YouTube Hosts First Meeting with Pakistani Content Creators

YouTube, the popular video streaming platform, hosted a Pakistan virtual creator roundtable for the first time in history. This event was attended by the media persons and the creators behinds the channels like ducky bhai, something haute, sistrology, and street food PK.

Farhan S Qureshi, Google’s Country Director for Pakistan, kicked off the conversation by sharing useful ideas with content creators and the media. “Over 55% of Pakistani YouTube channel views originate from outside the nation.” “The statistic suggests that Pakistani YouTubers’ work is extremely popular all around the world,” Farhan S. Qureshi says.

He also mentioned that total increase of 35% was seen on an annual basis, with over 300 channels now having over 1 million members. Over 4500 YouTube channels now have more over 100,000 subscribers, representing a 45 percent increase, he noted.

During the panel discussion, the content producers also revealed their YouTube journey experiences, including how they got started, how they built a community, how it [YouTube] transformed their lives, and where they are now.

Saad Ur Rehman, also known as ‘Ducky Bhai,‘ recalls starting his YouTube channel five years ago. “I used to produce lesson videos for gaming and technology.” I used to beg merchants and friends to lend me their electronic devices so that I could film videos on them. I learned to edit, made ‘Ducky Bhai,’ and everything changed. “It evolved into podcasts, Vlogs, and ‘Ducky Extra,'” he explained.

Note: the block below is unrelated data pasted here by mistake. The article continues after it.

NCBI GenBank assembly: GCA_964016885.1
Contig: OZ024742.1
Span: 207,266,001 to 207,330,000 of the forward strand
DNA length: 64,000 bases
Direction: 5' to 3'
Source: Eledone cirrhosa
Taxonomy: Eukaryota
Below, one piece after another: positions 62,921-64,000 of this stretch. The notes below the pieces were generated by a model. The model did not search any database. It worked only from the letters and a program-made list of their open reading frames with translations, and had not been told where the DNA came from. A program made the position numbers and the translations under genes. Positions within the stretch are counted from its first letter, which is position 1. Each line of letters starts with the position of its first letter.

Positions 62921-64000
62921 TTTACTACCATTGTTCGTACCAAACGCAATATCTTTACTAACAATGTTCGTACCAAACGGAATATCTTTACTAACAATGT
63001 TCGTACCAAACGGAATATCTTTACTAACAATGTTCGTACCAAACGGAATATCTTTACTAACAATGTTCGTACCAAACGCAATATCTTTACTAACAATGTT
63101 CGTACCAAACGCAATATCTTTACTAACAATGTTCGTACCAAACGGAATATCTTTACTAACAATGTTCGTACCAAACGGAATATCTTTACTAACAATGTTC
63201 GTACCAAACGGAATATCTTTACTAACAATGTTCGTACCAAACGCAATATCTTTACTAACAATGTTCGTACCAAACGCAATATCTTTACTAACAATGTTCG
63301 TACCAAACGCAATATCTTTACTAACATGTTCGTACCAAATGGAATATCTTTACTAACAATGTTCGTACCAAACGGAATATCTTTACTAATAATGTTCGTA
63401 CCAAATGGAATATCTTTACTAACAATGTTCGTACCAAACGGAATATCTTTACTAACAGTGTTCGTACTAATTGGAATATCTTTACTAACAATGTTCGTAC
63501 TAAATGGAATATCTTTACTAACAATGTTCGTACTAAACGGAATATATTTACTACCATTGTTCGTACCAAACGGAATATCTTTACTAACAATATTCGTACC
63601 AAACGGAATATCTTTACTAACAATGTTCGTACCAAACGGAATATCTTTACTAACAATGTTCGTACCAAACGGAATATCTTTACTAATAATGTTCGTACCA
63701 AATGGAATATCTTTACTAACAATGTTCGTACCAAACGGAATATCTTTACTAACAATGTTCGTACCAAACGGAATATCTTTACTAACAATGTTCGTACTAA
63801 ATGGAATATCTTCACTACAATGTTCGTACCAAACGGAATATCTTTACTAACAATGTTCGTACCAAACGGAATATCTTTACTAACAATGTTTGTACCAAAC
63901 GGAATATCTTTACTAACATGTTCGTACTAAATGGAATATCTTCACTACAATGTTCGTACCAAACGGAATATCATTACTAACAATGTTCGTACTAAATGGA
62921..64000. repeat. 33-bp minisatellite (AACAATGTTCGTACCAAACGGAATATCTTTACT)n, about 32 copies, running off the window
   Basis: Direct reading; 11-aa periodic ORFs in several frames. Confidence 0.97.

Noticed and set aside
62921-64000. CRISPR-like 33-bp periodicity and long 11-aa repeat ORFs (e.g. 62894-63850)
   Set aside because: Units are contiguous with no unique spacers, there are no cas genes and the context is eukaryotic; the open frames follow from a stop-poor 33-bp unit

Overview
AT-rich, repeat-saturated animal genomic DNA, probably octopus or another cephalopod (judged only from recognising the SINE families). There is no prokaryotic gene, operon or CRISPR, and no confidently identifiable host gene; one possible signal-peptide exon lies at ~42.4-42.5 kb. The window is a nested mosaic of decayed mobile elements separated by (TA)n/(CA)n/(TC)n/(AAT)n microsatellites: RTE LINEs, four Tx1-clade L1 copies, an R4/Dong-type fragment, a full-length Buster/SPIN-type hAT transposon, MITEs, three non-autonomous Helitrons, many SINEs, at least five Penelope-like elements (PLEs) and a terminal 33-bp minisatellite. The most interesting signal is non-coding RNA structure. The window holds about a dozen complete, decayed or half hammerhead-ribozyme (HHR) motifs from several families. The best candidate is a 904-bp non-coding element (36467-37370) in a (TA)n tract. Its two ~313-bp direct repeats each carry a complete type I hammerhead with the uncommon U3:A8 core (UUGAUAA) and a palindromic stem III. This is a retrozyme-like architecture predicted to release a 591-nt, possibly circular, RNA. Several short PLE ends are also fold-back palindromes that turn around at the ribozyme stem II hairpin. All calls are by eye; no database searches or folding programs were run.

Dr. Iqra Kanwal, the creator of the popular YouTube channel Sistrology, told a similar experience. According to her, the channel grew slowly at first before she shifted to vlogging. “Things have finally changed for the better,” she continued.

Something Haute‘s Aamna Haider Isani, who abandoned her job to focus more on content production on YouTube, said that despite her lack of technical knowledge, her channel received a lot of attention, prompting her to upload more videos. When asked how she managed to develop a community, she claimed she was completely overwhelmed when over 50 people showed up to meet her at a meet-up session in Washington, DC.

Despite his family’s worries, Zia Tabaruk, the man behind Street Food PK, quit his professional employment and moved to YouTube. Tabaruk’s move not only paid off monetarily, but he also has the freedom to be as creative as he wants with his movies.

The fact that people are now going to YouTube to generate money demonstrates a shift in the general public’s thinking. It is not surprising that the video-streaming network has captured the interest of the public, who are now trying to develop their own community on the site. The developers believe that there is still a lot of room and promise in the Pakistani market for new YouTubers who can create content.